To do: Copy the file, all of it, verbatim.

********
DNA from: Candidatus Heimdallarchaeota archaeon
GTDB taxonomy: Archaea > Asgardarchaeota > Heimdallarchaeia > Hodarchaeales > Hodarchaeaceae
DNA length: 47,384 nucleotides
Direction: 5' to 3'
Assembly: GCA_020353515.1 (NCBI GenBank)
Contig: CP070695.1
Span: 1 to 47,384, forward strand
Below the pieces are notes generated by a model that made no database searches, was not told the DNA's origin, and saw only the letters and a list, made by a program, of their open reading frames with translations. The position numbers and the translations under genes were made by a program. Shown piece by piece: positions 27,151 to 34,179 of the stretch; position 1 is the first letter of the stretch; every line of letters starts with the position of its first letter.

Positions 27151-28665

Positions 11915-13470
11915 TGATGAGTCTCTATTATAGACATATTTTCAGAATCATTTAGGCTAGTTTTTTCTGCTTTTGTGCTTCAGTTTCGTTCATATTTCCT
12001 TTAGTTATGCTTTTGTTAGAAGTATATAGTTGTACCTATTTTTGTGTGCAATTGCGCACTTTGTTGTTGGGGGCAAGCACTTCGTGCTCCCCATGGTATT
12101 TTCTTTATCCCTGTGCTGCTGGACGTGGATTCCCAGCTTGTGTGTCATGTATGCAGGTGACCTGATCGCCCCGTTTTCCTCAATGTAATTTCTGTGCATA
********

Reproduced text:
DNA from: Candidatus Heimdallarchaeota archaeon
GTDB taxonomy: Archaea > Asgardarchaeota > Heimdallarchaeia > Hodarchaeales > Hodarchaeaceae
DNA length: 47,384 nucleotides
Direction: 5' to 3'
Assembly: GCA_020353515.1 (NCBI GenBank)
Contig: CP070695.1
Span: 1 to 47,384, forward strand
Below the pieces are notes generated by a model that made no database searches, was not told the DNA's origin, and saw only the letters and a list, made by a program, of their open reading frames with translations. The position numbers and the translations under genes were made by a program. Shown piece by piece: positions 27,151 to 34,179 of the stretch; position 1 is the first letter of the stretch; every line of letters starts with the position of its first letter.

Positions 27151-28665

Positions 11915-13470
11915 TGATGAGTCTCTATTATAGACATATTTTCAGAATCATTTAGGCTAGTTTTTTCTGCTTTTGTGCTTCAGTTTCGTTCATATTTCCT
12001 TTAGTTATGCTTTTGTTAGAAGTATATAGTTGTACCTATTTTTGTGTGCAATTGCGCACTTTGTTGTTGGGGGCAAGCACTTCGTGCTCCCCATGGTATT
12101 TTCTTTATCCCTGTGCTGCTGGACGTGGATTCCCAGCTTGTGTGTCATGTATGCAGGTGACCTGATCGCCCCGTTTTCCTCAATGTAATTTCTGTGCATA